The Human app also does a great job of reminding you to get up and move and has the added benefit of allowing you to set specific time intervals. If you want to take a break every 25 minutes per the Pomodoro productivity technique or every 52 minutes with 17 minute breaks (the optimal work time according to a study done by RescueTime), you can do that.
3) Keep a to-do list.
Keeping reliable to-do list is a must-have for productivity. We’re a team that creates task management software. Of course, we’re going to say that. But we also have the research to back it up.
The Ziegernik Effect is a well-documented psychological phenomenon that describes our mind’s tendency to continue to think about uncompleted tasks until they are finished. You can think of it as our minds’ native reminder app, only it continues to remind you of all your unfinished to-dos whether you can actually work on them or not. Consider that the average modern worker has over 150 unfinished tasks at any given time! That’s a lot of nagging mental reminders that leaves very little room for focusing on the task at hand.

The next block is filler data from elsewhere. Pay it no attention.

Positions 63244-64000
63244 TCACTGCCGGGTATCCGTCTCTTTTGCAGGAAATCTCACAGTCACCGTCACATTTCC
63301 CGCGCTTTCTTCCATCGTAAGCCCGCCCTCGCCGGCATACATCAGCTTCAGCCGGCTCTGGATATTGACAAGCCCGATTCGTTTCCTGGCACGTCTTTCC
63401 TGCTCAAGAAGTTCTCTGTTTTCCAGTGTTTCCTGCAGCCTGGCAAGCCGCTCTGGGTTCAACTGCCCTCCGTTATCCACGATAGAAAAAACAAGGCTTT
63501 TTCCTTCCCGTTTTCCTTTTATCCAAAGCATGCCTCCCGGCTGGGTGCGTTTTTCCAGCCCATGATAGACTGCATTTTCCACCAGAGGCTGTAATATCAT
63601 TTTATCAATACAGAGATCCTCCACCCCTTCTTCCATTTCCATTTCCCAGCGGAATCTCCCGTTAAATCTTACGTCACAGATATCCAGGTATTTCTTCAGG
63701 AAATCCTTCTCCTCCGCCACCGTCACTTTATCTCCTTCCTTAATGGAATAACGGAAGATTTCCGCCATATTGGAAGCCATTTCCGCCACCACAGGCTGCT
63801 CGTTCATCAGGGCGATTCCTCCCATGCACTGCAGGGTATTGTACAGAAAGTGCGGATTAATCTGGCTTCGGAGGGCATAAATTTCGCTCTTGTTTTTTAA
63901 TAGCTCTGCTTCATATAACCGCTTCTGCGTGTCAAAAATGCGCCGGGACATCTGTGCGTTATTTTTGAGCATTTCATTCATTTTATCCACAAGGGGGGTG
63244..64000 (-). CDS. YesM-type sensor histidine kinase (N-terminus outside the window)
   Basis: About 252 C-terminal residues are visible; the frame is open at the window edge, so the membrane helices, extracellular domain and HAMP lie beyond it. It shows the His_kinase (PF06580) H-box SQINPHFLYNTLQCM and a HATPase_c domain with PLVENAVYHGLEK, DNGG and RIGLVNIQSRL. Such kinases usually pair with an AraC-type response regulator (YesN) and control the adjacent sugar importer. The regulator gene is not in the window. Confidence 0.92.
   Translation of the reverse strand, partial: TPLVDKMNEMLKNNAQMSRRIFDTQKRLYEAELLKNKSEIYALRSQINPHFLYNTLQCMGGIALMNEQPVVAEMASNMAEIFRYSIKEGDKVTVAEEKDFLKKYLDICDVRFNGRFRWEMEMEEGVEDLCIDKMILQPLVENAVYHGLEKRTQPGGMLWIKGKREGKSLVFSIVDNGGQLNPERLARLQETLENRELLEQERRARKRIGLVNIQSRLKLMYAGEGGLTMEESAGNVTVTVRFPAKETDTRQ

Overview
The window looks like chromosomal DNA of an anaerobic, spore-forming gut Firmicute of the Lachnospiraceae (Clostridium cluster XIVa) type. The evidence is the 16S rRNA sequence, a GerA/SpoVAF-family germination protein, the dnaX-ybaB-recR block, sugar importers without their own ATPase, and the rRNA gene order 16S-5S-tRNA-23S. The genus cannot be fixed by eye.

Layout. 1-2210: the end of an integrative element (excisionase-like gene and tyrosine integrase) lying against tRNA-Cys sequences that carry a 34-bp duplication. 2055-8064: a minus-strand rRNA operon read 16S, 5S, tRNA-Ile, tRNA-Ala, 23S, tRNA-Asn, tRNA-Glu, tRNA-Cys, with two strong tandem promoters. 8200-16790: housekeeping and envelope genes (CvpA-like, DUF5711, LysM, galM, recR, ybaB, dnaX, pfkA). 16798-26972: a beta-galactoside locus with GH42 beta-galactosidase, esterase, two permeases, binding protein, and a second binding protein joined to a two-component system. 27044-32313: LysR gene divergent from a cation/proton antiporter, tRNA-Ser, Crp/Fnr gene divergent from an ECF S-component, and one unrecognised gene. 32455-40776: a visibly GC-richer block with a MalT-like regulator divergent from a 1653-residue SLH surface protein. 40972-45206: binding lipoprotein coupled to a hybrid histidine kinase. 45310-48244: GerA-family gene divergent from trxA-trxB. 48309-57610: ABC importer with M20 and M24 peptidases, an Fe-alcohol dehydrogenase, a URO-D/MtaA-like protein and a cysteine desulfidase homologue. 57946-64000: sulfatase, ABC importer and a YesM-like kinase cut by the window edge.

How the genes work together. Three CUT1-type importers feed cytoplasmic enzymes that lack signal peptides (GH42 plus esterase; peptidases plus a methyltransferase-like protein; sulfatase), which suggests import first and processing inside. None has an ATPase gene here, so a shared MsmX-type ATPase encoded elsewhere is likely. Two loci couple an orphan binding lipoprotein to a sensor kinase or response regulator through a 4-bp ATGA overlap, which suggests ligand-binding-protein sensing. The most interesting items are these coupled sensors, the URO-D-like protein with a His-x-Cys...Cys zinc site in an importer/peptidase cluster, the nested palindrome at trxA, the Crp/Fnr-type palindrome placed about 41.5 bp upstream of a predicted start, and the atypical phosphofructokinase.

However, studies show that you don’t actually have to complete a task to stop thinking about it. Writing down a plan to complete the task provides the same mental relief. Simply writing down all of your pending to-dos makes you more effective at completing the task at hand.
How we used the Apple Watch:
As a team that creates task management software, to-do lists were already essential to our workflow. However, the Apple Watch changed how we interacted with our task lists entirely. Managing tasks from the iPhone is pretty convenient, but it meant that we were picking up our phones constantly during the day. It’s difficult not to get distracted by other notifications, emails, articles, or the million other things we can easily access on the phone. We also found that if our phones weren’t right next to us, we often missed important task reminders.